Direct Sales Success: Incentive Trips

May is the time of year when many direct sales companies are sending their top achievers on incentive trips. Some of you are just returning, and I’m hearing feedback from my coaching clients about how much fun they’ve had, how special they feel, and how easy it was once they applied a few simple strategies to their business.

If your direct sales business could use a little inspiration, consider working towards earning your company incentive trip. Here are a few tips to get you on your way to being on the boat the next time the company sets sail to an exotic locale, or for any incentive your company may be offering throughout the year:

  • Run your direct sales business like there’s always an incentive going on. If you wait for an incentive, chances are good, you’ll spend the first half of the incentive period trying to line up shows/presentations and recruiting interviews. That wastes too much time. Incentives are designed to reward business growth. If your direct sales business is always in growth mode, it’s far easier to hit the incentive goals.
  • Do more than the minimums in your direct sales business. Rarely is a direct sales incentive program focused on rewarding people that are barely getting by. Expect that you’ll have to book more shows into your calendar, hold more interviews, and increase your sales by at least half again as much as your company’s minimum performance expectations.
  • Partner with others for accountability and support. One consultant that still holds the recruiting award for her company added more than 50 new recruits to her front line in a single month. She didn’t do it alone. Her family rallied around her, took over much of her home responsibilities, and gave her the freedom to schedule recruiting interviews, hold more parties, and hit all her goals. If you have an unsupportive family, you need to connect with other consultants (or your leader), to help you be successful.
  • Don’t wait until the last minute. I’ve heard horror stories from consultants that submitted their final qualifying show within minutes of the deadline – only to find out they didn’t qualify because there was a declined credit card, or some other error with the show. Plan your schedule to ensure that you’ve got at least a 3 day cushion from your last submitted show. That way, if there are problems, you can resolve them before the incentive deadline passes.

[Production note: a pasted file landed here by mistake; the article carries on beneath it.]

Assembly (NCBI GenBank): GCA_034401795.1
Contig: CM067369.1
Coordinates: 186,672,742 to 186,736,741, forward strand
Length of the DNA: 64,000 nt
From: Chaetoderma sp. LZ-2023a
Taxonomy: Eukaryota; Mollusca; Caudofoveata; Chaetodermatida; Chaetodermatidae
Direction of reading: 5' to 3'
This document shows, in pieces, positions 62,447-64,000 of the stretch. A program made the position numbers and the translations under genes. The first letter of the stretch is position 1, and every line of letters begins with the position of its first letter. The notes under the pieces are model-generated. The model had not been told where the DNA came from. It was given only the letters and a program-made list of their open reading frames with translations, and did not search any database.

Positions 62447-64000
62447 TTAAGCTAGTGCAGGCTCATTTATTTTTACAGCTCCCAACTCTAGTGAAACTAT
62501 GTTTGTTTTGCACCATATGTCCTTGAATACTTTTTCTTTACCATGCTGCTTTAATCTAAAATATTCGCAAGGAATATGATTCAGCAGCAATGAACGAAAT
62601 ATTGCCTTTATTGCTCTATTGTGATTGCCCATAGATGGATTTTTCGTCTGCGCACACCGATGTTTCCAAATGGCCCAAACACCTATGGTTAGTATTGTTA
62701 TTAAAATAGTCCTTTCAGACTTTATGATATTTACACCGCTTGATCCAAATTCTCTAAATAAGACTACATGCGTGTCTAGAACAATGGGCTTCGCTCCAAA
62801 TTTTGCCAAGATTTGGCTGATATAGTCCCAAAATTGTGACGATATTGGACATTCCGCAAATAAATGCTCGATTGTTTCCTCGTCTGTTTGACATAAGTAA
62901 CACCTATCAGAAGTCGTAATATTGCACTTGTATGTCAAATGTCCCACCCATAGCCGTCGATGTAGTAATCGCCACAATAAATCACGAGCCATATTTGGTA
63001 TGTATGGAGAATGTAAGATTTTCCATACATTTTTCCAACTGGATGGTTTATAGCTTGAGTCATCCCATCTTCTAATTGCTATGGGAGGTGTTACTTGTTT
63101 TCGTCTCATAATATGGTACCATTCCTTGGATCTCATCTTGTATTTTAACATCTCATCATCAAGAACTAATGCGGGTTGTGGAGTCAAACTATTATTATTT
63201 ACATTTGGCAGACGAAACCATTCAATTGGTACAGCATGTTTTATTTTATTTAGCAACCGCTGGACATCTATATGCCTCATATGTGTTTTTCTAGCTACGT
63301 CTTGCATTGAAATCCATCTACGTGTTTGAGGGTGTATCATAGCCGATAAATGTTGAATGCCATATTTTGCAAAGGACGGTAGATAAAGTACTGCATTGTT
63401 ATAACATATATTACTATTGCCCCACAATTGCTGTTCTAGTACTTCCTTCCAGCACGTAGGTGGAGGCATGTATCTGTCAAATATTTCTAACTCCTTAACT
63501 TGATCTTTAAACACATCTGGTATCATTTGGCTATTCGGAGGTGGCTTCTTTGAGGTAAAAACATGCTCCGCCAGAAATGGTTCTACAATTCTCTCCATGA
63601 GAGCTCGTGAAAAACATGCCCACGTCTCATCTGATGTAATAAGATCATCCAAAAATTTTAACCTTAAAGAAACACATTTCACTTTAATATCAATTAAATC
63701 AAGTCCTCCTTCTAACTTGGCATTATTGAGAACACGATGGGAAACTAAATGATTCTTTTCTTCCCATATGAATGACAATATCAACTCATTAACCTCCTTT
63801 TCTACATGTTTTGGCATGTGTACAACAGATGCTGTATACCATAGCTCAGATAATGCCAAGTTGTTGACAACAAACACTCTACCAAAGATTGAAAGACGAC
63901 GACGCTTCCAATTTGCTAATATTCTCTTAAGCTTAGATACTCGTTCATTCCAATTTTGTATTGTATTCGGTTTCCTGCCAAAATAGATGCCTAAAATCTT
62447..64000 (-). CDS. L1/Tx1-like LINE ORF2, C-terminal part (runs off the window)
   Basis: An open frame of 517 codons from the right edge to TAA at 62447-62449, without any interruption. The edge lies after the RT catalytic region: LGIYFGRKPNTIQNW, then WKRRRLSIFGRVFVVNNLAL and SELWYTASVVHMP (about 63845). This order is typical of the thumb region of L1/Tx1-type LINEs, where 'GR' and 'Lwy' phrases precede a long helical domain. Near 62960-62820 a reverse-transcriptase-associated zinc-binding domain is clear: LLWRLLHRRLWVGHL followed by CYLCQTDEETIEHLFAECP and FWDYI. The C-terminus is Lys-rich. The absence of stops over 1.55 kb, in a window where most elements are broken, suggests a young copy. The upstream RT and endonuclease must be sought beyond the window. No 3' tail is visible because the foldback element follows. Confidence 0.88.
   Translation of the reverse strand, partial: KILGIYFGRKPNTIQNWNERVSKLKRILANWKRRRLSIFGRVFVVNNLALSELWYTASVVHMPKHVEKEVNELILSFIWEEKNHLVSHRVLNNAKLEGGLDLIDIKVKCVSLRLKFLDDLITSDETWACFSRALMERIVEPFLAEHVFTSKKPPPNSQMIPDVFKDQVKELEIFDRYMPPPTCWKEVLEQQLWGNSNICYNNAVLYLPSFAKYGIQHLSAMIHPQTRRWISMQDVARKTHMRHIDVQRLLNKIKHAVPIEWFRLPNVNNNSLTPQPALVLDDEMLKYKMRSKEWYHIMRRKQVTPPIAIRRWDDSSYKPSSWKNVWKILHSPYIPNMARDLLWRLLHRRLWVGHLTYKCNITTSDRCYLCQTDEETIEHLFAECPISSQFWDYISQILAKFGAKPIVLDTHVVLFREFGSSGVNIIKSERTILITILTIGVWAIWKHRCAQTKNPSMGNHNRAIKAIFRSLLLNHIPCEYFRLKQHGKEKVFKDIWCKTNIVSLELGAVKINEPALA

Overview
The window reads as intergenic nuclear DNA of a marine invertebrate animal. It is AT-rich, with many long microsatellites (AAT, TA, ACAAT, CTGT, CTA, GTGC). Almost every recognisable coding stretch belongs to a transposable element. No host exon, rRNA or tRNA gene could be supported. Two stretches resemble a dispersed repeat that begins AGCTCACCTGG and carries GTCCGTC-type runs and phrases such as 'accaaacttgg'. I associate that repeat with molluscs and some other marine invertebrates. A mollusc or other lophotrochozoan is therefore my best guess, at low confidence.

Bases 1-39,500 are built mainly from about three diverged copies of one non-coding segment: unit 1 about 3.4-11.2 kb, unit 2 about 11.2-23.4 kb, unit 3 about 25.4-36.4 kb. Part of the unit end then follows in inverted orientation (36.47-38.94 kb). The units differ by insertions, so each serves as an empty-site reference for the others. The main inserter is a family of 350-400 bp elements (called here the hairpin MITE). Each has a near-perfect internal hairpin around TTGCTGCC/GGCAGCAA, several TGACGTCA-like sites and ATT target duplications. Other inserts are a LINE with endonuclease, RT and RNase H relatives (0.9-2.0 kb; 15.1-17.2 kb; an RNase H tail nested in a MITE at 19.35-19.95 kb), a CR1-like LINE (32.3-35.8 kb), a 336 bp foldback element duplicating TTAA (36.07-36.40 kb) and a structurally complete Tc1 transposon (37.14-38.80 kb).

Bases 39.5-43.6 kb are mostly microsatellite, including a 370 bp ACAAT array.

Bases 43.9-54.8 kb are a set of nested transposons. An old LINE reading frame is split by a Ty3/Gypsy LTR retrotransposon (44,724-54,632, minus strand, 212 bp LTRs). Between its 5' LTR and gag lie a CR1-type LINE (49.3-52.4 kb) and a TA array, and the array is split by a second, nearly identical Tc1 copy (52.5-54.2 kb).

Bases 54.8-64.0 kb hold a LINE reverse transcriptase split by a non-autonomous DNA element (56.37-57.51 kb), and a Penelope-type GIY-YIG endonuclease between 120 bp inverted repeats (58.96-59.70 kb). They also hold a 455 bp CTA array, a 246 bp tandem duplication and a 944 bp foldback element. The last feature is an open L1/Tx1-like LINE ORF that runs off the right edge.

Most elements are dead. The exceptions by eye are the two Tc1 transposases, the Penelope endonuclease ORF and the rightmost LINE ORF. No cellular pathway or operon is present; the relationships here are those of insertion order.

• Play the numbers. We’ve talked about how direct sellers can use quarterly planning and keeping track of the numbers in your direct sales business. Include incentive program goals in your planning process. If your annual trip requires 6 new recruits, plan for adding those recruits. Know how many interviews you have to do to recruit those 6 and make it your goal to schedule the interviews – again at LEAST 3 days before the deadline. For recruits, you may need a few days more. Look at the numbers in your business and know where you need to improve.
  • Don’t sacrifice relationships for prizes. Never push someone into buying, booking, or joining your team just because you want to earn an incentive reward. In truth, the company doesn’t care if you win the incentive prize, what they really want is for you to grow your business and be more successful. You should want the same thing for yourself and each of your team members. Imagine how you’d feel if you later found out that someone pushed you into doing something for their own gains rather than your own best interests? It’s better to miss out on the trip by one recruit, than to push that person and have hard feelings for the rest of your working time together. Plus, my own research has found that those that are pushed rarely stick around more than a month or two. That’s too much work for too little return in my book. Plus, you’ll develop a reputation for being a pushy consultant – making it even harder to build your business in the future.

Trust these guidelines to help you grow a successful direct sales business, and not only will you see your performance improve during the incentive period, you’ll also improve the way your business performs throughout the year.

© 2010 Lisa Robbin Young.



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Lisa Robbin Young is a certified direct sales marketing coach, teaching direct sellers to grow their business like a real business instead of an expensive hobby. Sign up for her free weekly ezine at